The last factor to consider is when the sky will be darkest. Simply going out after sunset may not yield the darkest skies possible. There are different levels of twilight after sunset. First we enter what is called Civic Twilight (we call this blue hour). After this we experience Nautical Twilight and finally Astronomical Twilight. Dark skies occur when the sun is 18 degrees below the horizon, or after Astronomical Twilight. At this point the sky is no longer illuminated by the sun and we have Astronomical Dark. I find the times for Astronomical Dark by using Time and Date if I’m on desktop. If I’m using my cell phone, “Light Pollution Map” app has an integrated countdown to Astronomical Darkness, and “Clear Outside” has listed Astronomical Darkness start and end times right on the app.
We now know what night sky object we want to photograph and where it is in the sky, we know when and where the sky will be darkest. Nailing down exactly where we want to shoot is the next step. I will add that this stage could and will come first over time. Once you begin to understand what objects line up where and when, you can begin to plan the locations you want to shoot FIRST and then plan when you want to photograph them. Initially though, it is helpful to really get to know the night sky and understand when and where skies are darkest in order to give yourself the best opportunity to practice night photography.
There are two methods I use to determine where I want to go. The first and most obvious is to visit the location in the daytime. Nothing can replace actually physically seeing the space and visually understanding how things are likely going to align. If for some reason that is not possible or practical, I rely heavily on Google Earth. You can navigate to any location in the world and see locations from the comfort of your arm-chair. By using street or ground view, you can put yourself into the environment you will be trying to photograph. This will help you to see which landscape objects will be roughly where before getting to the shooting location. That said, I always recommend getting to a place early in order to explore the compositional opportunities in daylight. You don’t want to be left scrambling and hunting for a composition in the dark.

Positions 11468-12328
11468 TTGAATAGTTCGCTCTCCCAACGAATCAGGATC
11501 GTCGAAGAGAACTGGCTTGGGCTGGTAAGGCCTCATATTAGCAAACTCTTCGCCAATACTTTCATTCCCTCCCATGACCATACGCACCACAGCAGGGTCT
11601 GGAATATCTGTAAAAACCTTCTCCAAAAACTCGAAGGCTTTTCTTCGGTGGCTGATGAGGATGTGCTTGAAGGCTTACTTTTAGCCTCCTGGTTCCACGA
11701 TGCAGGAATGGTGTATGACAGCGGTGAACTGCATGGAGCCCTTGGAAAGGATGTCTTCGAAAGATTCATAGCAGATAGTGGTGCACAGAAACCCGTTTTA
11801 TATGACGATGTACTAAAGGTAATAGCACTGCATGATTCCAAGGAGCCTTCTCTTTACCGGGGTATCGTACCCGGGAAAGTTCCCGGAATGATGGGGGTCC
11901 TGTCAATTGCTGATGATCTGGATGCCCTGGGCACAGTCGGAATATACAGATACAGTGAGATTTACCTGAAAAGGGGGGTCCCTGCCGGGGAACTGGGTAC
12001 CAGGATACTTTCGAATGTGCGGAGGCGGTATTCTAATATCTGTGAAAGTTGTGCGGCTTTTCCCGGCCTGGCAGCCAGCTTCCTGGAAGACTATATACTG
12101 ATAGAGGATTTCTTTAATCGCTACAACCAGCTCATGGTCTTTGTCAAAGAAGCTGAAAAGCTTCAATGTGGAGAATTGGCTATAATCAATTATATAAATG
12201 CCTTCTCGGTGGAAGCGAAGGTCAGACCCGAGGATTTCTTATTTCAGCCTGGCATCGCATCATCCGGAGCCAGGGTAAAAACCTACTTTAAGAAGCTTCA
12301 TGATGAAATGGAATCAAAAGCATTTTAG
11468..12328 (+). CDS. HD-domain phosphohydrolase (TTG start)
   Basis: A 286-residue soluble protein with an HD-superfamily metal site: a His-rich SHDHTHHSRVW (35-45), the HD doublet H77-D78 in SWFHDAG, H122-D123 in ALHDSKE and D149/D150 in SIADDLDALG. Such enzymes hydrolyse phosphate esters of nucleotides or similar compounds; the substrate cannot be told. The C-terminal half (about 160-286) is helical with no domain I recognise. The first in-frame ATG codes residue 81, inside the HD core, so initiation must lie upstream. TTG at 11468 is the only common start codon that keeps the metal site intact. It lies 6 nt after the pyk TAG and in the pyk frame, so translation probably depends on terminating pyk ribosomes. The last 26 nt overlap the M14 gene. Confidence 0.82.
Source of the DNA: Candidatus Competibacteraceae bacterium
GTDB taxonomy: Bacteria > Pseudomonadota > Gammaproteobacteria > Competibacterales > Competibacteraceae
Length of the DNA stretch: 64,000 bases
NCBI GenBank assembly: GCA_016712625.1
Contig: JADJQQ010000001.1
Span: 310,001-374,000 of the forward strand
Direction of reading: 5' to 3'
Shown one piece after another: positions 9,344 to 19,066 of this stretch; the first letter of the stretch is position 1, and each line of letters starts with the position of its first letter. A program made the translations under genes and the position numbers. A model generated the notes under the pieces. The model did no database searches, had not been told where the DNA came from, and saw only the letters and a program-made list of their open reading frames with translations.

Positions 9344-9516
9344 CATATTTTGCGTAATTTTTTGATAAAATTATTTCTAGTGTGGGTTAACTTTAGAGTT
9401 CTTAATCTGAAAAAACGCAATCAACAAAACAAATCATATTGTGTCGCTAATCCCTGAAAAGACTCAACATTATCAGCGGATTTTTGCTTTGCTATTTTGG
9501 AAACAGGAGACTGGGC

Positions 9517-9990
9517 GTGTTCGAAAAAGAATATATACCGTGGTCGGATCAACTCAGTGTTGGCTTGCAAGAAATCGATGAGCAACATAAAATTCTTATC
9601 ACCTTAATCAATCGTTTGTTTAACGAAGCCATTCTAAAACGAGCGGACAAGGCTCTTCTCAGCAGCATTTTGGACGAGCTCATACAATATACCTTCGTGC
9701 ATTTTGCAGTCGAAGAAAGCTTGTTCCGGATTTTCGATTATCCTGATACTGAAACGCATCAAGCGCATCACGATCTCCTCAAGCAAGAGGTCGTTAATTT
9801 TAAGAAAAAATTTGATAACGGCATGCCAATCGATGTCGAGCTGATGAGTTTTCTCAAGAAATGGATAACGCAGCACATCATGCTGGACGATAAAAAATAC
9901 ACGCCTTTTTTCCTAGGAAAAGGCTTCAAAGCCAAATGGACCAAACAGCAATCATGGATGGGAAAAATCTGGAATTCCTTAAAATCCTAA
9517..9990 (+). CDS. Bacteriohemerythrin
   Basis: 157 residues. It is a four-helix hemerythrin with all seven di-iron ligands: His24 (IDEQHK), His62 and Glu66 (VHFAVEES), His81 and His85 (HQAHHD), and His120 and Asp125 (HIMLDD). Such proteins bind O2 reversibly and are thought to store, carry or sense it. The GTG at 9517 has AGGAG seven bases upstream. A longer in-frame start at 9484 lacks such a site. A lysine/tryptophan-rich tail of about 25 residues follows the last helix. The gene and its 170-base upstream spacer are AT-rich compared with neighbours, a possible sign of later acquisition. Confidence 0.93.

After this, I jump back into Stellarium, enter my GPS co-ordinates, set my date and time, and the general direction of the shot based on what I’ve uncovered in the previous 3 points. Next, I need to set my field of view. In Stellarium you simply zoom in and out to change your field of view. This will show you what different astronomical object will look like at various focal lengths. I use Chris Jones’ Calculator to find out what field of view I need to set for various focal lengths. There is much more to this point if you’re interested in getting into telephoto landscape astrophotography like what I’ve pictured below. If that’s the case, then be sure to check out the additional details in the video above.
Weather is a major factor when planning for night photography. You cannot photograph the milky way and other night sky objects if they are covered in clouds. I always start my planning workflow by nailing down a where, how, and a possible when. It is important to leave it as a possible when (unless there is only a day or two when things align, which does happen!) to leave some flexibility for the real possibility of being clouded out. I use Clear Outside and Windy (both of which have accompanying mobile apps) to understand what the weather and clouds will be doing as I get closer to my potential shoot dates. I pick a day when Clear Outside has forecasted less than 50% clouds coverage for that night and Windy shows that the direction of the clouds (if they exist!) are moving away from my spot.
That’s it! You are ready to head out and capture the night photograph you’ve always dreamed of.
I hope you found this tutorial helpful. There is more information on each of these points in the video at the top of the page. If you have any questions that you think I can answer, drop me a line! If you want to share these tips with your friends then use the the share links right here.